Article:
We lived close to the neighborhood of Canarsie, where, during the 1920s, descendants of the original Dutch settlers were still farming. I loved the sounds of the Dutch street names: Van Sicklen, Van Sinderen. I would accompany my mother to Canarsie to buy fresh milk. I loved the taste of the warm milk and loved watching the cows standing in the barn so patiently. The Dutch farmers allowed me to roam around the farm. The air felt different there—fresher, like walking into a park. I liked these farmers very much. They often gave us a few eggs and potatoes to take home.

I remember being happy when my aunt, Mimmi (the word mimmi means “aunt” in Yiddish, so I simply called her that), came over to read the Yiddish newspaper, the Jewish Daily Forward, aloud to my mother. I remember seeing a photograph of Franklin Delano Roosevelt in one of her newspapers, so I just assumed he was Jewish.

On the rare occasions when my mother wasn’t working, she took me and my brothers—Charles, Ben, Michael, and Sam—by train to Coney Island. There, we enjoyed the famous Nathan’s hot dogs with plenty of mustard and sauerkraut. Those hot dogs cost only a nickel, as did almost everything else at Coney Island then: the train fare, the Ferris wheel, the rides and games at Luna Park.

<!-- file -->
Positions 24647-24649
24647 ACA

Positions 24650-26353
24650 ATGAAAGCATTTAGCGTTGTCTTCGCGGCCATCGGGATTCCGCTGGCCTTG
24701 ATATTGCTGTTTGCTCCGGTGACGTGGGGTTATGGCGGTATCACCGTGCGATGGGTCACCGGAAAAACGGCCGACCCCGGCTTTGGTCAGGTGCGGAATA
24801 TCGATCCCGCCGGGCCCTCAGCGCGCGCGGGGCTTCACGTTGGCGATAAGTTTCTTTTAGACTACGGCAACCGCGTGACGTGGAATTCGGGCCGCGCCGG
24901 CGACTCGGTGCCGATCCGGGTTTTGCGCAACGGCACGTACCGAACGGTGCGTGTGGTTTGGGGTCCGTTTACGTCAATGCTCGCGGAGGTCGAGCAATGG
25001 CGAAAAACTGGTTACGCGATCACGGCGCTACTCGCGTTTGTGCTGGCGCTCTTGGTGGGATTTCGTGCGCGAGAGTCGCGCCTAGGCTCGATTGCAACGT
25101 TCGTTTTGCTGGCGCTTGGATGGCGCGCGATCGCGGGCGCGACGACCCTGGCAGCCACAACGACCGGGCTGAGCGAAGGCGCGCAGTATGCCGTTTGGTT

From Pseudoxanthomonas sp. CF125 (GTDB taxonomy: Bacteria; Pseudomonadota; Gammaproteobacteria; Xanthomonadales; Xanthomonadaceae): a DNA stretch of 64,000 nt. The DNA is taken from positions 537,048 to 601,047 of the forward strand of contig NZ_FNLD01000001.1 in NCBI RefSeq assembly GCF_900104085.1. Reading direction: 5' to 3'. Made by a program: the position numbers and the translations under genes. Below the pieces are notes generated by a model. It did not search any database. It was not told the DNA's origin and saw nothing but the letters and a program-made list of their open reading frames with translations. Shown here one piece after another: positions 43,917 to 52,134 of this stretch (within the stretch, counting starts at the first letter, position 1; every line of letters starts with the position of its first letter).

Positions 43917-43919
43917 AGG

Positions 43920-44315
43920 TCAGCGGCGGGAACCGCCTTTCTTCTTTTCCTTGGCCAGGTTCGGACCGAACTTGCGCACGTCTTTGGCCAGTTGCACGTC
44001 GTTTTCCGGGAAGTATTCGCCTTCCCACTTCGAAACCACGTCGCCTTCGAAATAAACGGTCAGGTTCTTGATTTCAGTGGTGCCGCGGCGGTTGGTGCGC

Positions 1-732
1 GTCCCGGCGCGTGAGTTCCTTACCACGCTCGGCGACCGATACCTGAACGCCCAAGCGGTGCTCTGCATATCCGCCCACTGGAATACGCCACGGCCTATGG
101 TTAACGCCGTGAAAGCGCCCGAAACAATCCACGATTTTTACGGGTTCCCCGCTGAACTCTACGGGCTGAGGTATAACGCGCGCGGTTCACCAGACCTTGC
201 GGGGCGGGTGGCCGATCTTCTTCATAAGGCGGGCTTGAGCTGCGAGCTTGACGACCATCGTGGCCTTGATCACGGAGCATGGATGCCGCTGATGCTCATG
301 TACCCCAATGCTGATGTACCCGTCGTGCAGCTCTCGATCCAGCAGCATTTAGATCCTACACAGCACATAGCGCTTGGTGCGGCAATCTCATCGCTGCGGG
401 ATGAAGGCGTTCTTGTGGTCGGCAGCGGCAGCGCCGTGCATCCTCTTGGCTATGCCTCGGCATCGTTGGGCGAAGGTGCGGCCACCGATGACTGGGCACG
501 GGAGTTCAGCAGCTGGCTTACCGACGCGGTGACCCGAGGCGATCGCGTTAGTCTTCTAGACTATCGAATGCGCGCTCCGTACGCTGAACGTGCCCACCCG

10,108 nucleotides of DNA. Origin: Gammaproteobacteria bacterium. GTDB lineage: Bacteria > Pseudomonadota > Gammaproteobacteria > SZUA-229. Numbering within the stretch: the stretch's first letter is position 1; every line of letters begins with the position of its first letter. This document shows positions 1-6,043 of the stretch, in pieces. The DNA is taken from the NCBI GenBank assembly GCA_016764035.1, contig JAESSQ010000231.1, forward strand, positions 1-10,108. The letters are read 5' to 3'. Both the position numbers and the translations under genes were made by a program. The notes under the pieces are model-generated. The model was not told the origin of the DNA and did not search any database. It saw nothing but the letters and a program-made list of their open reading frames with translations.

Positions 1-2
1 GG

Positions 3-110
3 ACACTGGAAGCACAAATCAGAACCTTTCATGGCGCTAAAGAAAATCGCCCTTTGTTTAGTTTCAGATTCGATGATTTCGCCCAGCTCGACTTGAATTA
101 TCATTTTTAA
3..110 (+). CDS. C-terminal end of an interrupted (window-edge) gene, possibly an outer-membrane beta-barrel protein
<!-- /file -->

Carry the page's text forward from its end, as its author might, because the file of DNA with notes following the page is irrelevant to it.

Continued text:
Once, my brother Sam tried to teach me how to swim by holding me down under the water for several minutes, which seemed like an eternity to me. Perhaps he thought everyone learned to swim that way. He finally let me come up for air when he realized I was swallowing a lot of salt water and was half-drowned. After swimming, I always wanted to go with my mother into the women’s section of the bathhouse to change out of my bathing suit, but, smiling, she pushed me toward the men’s section.

At age eight, I was heartbroken when Ida and Rose left home to share a room somewhere. “Where are they going? Aren’t they ever coming back? I tearfully asked my mother.

Today I recall with amazement and admiration how my mother, alone after my father’s death, was able to live in that three-room flat, raise seven children, and sell clothing from a pushcart all day, during the bitter years of the First World War and the Great Depression. This memoir is a tribute to her—my dear mother, whom I loved so much.

 

Huntington Station

One day, when I was eight years old, my mother and I were looking at some picture books. There was a knock at the door. In walked a man whom I had never seen before. I was frightened. I can’t recall ever seeing strangers in our flat. I hid behind my mother and watched as she and the man embraced.

My mother said, “Son, meet your new father.” My father had died before I was born, and I had never heard the word “father” before—nor did I understand its meaning. I burst out crying, calling for my sisters, Rose and Ida. I ran out of the room and into a closet.

The next week, my mother, stepfather, and I moved to Huntington Station, on the north shore of Long Island. My stepfather, Jacob Gross, had lived there before he married my mother. He planned to work with his brother and my mother in a tailor shop.